Browse Publications Technical Papers 2008-01-2384

Effect of Biodiesel Blending on Emission Characteristics of Modern Diesel Engine 2008-01-2384

The use of biodiesel fuels as an alternative fuel for petroleum diesel fuel is very effective for the reduction of CO2 emission, because biodiesel is produced from renewable biomass resources. Biodiesel is usually blended to conventional diesel fuel in various proportions. It is possible that this biodiesel blending causes the problems on emission characteristics of modern diesel engine, because it could be confirmed that the application of neat biodiesel to modern diesel engines whose control parameters were optimized for conventional diesel fuel deteriorated the emission performances. It is necessary to clarify the effect of biodiesel blending on exhaust emissions of modern diesel engine.
Rapeseed oil methyl ester (RME) was selected as a biodiesel used in this study. Biodiesel blended fuels were applied to the multi-cylinder light-duty diesel engine which included the various latest technologies for low emission (e.g. common-rail injection system, cooled-EGR system, variable geometry turbocharger (VGT), and aftertreatment systems).
RME blending increased in engine-out NOx emission, as mentioned by many researchers. The main reason for that is a decrease in EGR rate with blending RME. In addition, an increase in NOx emission by RME blending was clarified more at tail-pipe, because the rich spike blended with RME for lean NOx trap (LNT) degraded the NOx reduction performance of LNT. An increase in oxygen content in the fuel with blending RME caused the drastic reduction of engine-out smoke emission, but high blending rate of RME increased tail-pipe PM emission. This is caused by an increase in soluble organic fraction (SOF) emission derived from poor volatility of rich spike which contains the large amount of RME. The results of JE05 transient mode test showed the same tendency of tail-pipe emissions at steady-state operation as mentioned above.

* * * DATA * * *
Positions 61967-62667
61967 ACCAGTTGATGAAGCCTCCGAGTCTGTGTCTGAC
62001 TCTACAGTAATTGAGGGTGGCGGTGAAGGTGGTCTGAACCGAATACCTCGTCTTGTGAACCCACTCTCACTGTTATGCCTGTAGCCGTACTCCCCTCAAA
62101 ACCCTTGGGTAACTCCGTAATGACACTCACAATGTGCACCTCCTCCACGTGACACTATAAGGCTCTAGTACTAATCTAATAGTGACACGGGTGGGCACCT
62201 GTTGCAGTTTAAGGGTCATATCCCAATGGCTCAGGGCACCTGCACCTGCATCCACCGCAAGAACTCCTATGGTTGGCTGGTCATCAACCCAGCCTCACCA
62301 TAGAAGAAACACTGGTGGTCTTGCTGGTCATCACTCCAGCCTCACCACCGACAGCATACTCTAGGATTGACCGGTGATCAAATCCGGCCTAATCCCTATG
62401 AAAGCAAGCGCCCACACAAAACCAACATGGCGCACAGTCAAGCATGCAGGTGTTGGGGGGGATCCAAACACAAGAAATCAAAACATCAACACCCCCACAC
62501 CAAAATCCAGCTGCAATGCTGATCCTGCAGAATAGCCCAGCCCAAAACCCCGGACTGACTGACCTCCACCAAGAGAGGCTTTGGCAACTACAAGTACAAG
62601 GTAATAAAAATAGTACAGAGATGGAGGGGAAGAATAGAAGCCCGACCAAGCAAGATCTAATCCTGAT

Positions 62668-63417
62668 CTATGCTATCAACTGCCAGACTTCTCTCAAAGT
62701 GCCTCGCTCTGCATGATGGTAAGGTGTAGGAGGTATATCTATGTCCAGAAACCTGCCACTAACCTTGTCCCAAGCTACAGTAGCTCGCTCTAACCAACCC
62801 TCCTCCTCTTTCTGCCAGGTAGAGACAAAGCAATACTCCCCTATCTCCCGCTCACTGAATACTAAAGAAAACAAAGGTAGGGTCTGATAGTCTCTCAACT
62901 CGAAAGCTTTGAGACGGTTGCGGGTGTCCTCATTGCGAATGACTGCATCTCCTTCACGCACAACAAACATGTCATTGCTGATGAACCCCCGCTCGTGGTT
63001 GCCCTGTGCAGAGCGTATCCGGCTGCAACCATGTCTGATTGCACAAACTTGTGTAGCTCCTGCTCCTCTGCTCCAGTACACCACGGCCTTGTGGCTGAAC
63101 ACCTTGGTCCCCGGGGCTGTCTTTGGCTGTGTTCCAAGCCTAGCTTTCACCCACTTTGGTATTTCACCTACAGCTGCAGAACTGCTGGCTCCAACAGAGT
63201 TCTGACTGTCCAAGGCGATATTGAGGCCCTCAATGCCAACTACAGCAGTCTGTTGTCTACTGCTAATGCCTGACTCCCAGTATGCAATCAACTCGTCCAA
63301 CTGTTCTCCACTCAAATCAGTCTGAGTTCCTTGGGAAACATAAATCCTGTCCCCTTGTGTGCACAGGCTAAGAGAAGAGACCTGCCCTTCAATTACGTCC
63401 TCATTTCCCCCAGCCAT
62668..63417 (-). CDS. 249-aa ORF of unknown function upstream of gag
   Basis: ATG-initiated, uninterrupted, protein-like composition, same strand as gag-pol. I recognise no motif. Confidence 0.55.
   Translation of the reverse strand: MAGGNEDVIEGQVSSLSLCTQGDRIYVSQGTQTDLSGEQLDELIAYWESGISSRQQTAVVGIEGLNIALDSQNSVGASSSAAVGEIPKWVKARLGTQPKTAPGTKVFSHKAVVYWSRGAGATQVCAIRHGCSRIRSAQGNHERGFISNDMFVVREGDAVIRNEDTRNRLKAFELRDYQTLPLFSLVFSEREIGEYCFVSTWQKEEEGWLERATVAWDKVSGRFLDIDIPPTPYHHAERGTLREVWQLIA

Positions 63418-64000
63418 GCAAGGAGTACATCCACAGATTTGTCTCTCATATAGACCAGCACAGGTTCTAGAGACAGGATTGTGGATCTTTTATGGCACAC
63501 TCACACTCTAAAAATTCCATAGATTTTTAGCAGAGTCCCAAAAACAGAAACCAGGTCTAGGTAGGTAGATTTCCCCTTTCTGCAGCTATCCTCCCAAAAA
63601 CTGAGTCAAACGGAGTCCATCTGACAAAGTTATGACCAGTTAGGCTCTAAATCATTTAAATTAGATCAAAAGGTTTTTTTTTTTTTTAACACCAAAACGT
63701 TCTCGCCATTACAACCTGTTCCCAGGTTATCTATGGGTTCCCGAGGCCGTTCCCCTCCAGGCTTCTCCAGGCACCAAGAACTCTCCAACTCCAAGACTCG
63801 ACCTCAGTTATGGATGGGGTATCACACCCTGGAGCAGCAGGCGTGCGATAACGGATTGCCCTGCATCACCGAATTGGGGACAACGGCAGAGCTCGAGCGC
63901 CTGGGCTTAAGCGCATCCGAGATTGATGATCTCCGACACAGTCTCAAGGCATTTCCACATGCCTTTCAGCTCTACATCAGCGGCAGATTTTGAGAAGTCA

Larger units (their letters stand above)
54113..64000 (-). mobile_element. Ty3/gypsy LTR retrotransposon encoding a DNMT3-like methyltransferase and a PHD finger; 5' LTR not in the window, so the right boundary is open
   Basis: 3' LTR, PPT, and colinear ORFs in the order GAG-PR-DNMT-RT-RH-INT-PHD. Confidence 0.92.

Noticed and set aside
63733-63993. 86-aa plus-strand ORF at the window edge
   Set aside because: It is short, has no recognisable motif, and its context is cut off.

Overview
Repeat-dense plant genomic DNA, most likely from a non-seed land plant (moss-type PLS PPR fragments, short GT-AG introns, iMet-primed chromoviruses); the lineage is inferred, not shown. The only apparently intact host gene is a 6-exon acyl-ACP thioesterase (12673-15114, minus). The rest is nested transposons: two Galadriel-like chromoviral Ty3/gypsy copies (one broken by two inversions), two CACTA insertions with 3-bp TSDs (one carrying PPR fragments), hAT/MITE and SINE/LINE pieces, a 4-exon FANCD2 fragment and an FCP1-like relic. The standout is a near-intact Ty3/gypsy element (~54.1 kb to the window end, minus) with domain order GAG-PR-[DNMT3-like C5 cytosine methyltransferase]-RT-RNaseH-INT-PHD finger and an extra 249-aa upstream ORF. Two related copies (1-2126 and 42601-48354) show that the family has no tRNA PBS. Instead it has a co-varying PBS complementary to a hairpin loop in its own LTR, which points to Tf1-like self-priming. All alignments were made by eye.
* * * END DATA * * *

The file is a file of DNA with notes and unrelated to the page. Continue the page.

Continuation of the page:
These test results denoted that biodiesel blending led to a simultaneous increase in NOx and PM emissions of modern diesel engine without engine modifications. However, the optimizations of intake air and rich spike injection conditions according to blending rate of biodiesel will make it possible to meet the future emission regulations.


Subscribers can view annotate, and download all of SAE's content. Learn More »


Members save up to 17% off list price.
Login to see discount.
Special Offer: Download multiple Technical Papers each year? TechSelect is a cost-effective subscription option to select and download 12-100 full-text Technical Papers per year. Find more information here.
We also recommend:

Effects of RME30 on Exhaust Emissions and Combustion in a Diesel Engine


View Details


Low Temperature Combustion of Neat Biodiesel Fuel on a Common-rail Diesel Engine


View Details


Premixed Low Temperature Combustion of Biodiesel and Blends in a High Speed Compression Ignition Engine


View Details